For some reason that is beyond me, our society not only accepts, but fiercely defends the notion of introducing singles for purposes of marriage without knowing either of the people involved. It's plainly absurd, and it causes needless pain and frustration to just about everyone, like some cruel initiation rite. Unfortunately, the average person would sooner defend absurdities, accept pain, and inflict pain on others than challenge a social expectation.

Of course, that flies in the face of everything the Torah stands for.

In the early years of EndTheMadness, when I criticized the haphazard methods of shadchanim, one shadchan defended himself by saying he deals with many singles and doesn't have time to get to know them. I suggested a simple solution: work with fewer singles. It wasn't his job to help all singles – he isn't God – and by overextending himself in this way he was unlikely to be useful to any of them.

I doubt he listened to me, but this is sound advice for anyone who wants to make a difference. Having a database with hundreds of singles might make you feel important, and it gives you more names to shuffle around, but I pity the human beings behind the names who have been reduced to just another entry and will never receive personal attention, if any attention at all.

Helping singles find their zivug is Hashem's holy work. As we are supposed to emulate Hashem's ways to the best of our abilities, we should give singles personal care and attention just as Hashem gives them. Hashem can provide quality care for unlimited people; we cannot. It is better to focus on a small number of people (whatever you can reasonably handle, in a way that is positive for you and them), get to really know them, and try to look out for them as you would for your own child.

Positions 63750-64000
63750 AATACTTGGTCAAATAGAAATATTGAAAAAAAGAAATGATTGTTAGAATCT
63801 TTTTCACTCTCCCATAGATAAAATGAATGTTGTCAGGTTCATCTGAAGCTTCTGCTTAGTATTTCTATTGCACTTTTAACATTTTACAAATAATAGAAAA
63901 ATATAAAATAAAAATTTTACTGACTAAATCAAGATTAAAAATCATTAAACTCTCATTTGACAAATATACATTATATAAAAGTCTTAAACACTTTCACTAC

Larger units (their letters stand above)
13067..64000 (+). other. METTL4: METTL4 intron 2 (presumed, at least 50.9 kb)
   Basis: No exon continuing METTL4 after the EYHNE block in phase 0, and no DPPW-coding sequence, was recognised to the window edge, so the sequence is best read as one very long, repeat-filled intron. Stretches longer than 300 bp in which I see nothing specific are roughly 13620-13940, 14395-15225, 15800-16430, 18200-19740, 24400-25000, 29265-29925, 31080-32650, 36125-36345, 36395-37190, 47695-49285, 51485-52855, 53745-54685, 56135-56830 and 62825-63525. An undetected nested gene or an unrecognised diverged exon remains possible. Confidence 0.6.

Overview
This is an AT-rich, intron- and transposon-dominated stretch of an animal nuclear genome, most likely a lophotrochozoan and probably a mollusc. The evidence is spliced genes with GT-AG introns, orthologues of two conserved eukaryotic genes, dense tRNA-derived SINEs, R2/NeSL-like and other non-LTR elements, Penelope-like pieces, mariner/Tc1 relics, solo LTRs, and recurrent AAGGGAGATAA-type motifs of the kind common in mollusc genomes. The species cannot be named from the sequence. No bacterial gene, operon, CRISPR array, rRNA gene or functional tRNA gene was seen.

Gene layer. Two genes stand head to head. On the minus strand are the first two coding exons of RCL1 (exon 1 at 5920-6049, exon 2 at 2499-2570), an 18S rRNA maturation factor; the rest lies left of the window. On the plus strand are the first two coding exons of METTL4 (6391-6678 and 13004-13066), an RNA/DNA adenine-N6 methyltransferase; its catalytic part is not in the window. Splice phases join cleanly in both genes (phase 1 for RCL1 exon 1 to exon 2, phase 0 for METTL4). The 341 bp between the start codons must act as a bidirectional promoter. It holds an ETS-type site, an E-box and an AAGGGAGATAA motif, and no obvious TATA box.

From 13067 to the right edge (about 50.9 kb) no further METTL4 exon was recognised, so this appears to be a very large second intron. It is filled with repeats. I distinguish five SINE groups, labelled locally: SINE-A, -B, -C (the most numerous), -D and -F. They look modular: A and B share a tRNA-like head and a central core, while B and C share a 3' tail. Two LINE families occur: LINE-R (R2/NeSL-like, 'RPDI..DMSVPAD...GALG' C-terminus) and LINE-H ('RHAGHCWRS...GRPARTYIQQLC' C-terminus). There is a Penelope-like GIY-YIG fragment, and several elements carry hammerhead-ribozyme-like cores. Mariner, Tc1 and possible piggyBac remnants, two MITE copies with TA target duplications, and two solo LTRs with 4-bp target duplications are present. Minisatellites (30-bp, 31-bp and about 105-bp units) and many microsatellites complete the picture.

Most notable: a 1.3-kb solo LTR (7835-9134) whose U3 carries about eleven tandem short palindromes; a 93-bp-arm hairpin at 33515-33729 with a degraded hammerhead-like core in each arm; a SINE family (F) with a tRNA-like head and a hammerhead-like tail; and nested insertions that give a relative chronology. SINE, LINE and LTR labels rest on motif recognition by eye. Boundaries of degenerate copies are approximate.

You cannot expect to find a soul mate for someone if you don't know anything about their soul, and don't even want to.

6) Don't give up; learn from your mistakes.

One of the perverse phenomena of the shidduch world is the way married people urge frustrated singles not to give up, yet discourage them if they remain optimistic. If you're feeling down, they will remind you that Hashem can save you in an instant. If you believe that might really happen, they will prophesy that you won't find what you're looking for. Stop wasting time – you're not much of a catch – and settle for whoever will settle for you. Otherwise you will be single forever.

To sweeten their venom, they might add that they are giving you tough love. Never mind that they probably don't even know you, don't want to, and certainly don't love you at all. There is far too much hope flickering inside you, and they need to stamp it out.

Someone really needs to study this and write a dissertation.

Whatever these people tell you is not based on reality or wisdom, but whatever you feel at any given time. Whatever you feel is wrong and must be recalibrated. After all, you're still single; obviously there's something wrong with you that needs to be fixed. So if you're feeling down, cheer up! And if you're feeling optimistic, start worrying!

Coaches and therapists don't make money saying "You're approaching things just fine, stay the course, you don't need me." The lazy armchair quarterbacks, who have plenty of time to lecture you but no time to listen, are no different.

To compound the hypocrisy, if these same people make an unsuccessful attempt to fix you up, they will give up and never try again. What they should do is learn from the experience and hopefully do better next time. They should get a better idea of what works and doesn't work for you, fine-tune their methods, and suggest better matches as time goes on.

But they don't. They throw up their hands with faux-piety and give up. I tried!

Did you? Did you really?

If you actually care about the single, and the single is amenable to your involvement in his personal life, why not learn from the experience and try again? Isn't that exactly what you tell singles to do?

So put your money where your mouth is and do the same. Learn from the experience, and don't give up – try again and do better.

To be continued.